When Koji Igarashi left Konami in 2014, fans of his work were left stunned and concerned. I was one such fan who has been worried about the direction of the Castlevania series for some time as it seemed that the games seemed to be pulled in a different direction. I was sure Igarashi would land somewhere, but I wasn't sure where or what he would be doing. Soon, it became clear that the man who married the gothic action adventure gameplay of Castlevania with the seamless, expansive level design of Metroid was about to do something very big.
It was been noted since his departure from Konami that Igarashi was seemingly trapped in a cycle of working on projects that he was nowhere near interested in being a part of. Igarashi wanted to work on more "Metroidvania" titles, but higher ups at his former employer determined that nobody wanted those types of gameplay elements anymore. With that, it was no surprise that Igarashi began work on a "spiritual successor" to his heralded Castlevania titles. This game is titled Bloodstained: Ritual of the Night and a Kickstarter campaign was started to fund the initial development of the title.
It's safe to say, if there was any question involving the viability of a game of this type in the current age of gaming it was quelled with the Kickstarter campaign for Bloodstained raising almost $2.7 million more than it's initial goal of $500,000. Does this prove that nostalgia is just as strong among gamers as it's ever been, that we still want games that harken to the days where we clamored for the latest big thing from Japanese developers, or that a title featuring a female protagonist can truly garner this level of grassroots interest from the gaming public? Maybe all three.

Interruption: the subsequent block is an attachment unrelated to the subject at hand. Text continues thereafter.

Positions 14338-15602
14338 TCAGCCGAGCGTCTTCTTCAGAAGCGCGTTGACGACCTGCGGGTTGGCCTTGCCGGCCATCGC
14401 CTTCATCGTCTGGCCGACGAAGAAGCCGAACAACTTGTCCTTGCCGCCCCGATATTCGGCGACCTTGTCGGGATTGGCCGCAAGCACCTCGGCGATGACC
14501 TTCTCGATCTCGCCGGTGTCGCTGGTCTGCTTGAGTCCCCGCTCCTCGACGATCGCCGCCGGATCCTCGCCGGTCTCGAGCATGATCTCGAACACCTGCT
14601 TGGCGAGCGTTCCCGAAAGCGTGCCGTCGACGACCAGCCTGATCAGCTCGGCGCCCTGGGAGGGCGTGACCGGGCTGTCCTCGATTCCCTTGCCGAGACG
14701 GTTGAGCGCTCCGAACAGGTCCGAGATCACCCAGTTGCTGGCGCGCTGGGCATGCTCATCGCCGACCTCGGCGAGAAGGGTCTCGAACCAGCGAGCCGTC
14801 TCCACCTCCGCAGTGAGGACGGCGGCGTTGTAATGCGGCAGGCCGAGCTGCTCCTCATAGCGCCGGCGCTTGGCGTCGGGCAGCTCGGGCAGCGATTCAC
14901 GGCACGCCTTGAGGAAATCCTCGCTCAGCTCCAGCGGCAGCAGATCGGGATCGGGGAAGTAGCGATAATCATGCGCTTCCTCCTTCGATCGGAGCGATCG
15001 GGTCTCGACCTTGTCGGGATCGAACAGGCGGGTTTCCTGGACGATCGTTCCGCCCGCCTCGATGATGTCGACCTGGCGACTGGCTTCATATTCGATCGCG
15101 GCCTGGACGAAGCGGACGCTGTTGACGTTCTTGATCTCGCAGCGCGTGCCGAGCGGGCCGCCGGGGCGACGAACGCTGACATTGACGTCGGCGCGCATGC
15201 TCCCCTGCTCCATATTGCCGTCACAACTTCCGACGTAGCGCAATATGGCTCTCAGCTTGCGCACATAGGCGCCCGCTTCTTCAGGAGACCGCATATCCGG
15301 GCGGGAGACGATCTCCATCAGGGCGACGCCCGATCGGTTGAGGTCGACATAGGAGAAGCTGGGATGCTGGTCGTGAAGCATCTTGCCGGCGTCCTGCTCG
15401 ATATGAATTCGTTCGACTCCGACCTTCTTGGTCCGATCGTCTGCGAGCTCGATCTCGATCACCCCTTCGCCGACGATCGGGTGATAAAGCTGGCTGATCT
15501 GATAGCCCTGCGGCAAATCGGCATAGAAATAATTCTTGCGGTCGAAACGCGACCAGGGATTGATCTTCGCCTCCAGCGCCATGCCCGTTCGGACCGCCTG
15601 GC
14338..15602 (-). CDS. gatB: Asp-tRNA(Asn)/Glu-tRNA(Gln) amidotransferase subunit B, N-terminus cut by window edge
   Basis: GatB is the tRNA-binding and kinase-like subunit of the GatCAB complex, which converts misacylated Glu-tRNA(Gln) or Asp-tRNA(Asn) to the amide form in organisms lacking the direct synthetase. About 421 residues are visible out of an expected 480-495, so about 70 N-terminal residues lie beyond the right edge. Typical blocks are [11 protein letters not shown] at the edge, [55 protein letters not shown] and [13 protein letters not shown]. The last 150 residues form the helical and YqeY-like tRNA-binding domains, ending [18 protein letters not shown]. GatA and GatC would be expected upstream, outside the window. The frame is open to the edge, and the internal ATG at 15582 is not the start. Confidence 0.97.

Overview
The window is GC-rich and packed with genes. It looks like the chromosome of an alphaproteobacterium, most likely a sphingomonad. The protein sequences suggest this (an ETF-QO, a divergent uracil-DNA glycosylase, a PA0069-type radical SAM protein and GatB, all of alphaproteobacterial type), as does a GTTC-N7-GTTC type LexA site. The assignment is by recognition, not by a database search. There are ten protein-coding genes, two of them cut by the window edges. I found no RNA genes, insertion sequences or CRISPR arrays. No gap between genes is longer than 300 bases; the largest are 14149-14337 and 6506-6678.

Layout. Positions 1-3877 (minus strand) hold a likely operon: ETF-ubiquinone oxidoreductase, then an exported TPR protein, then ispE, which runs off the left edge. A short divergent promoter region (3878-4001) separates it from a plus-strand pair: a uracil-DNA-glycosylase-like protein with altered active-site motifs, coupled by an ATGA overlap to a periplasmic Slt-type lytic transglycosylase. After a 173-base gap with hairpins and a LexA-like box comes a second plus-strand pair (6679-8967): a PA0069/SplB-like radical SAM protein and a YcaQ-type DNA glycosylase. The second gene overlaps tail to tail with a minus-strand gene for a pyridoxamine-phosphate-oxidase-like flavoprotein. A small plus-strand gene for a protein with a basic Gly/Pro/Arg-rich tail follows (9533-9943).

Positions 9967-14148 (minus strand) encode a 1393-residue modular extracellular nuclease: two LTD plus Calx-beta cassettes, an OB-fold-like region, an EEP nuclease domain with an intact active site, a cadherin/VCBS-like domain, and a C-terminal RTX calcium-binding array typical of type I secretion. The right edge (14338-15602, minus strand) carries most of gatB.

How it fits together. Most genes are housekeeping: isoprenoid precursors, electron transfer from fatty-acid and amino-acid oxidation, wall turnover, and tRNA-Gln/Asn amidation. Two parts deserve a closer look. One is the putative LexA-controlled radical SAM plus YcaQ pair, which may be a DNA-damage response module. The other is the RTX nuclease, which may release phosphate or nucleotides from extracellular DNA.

The last time I saw a title that was still technically vaporware starring a female character garner this much buzz without seeing any actual gameplay was when a teaser for a possible Beyond Good and Evil sequel popped up on an Ubisoft sizzle reel during E3 a few years ago. Knowing that such a big positive response came from a title like this may not trigger a ripple effect among major publishers who don't seem to get that the ballooning budgets they command for their upcoming titles aren't necessarily vital to big sales numbers. That's quite a sobering thought.
If the last few years have shown us anything it might be that gamers don't always need ridiculously realistic games filled to the brim with tropes that got old when the Atari 800 was cutting edge. Legends in gaming are stepping out of their corporate safe spaces to take chances in the indy realm. Tim Schafer, Keiji Inafune, and now Koji Igarashi are a part of an ever growing list of big names in game development who are essentially doing a new version of what the founders of Activision did in the early 80s. They're making games that they and (as evident by the response to their fund raising efforts illustrate) gamers in general want to play. These games don't get big name voice actors, huge advertisement budgets, and the other trappings that the average "AAA" title enjoy, but they have something those games tend to severely lack. That thing is a soul, and because of that I'm waiting with great anticipation for Bloodstained.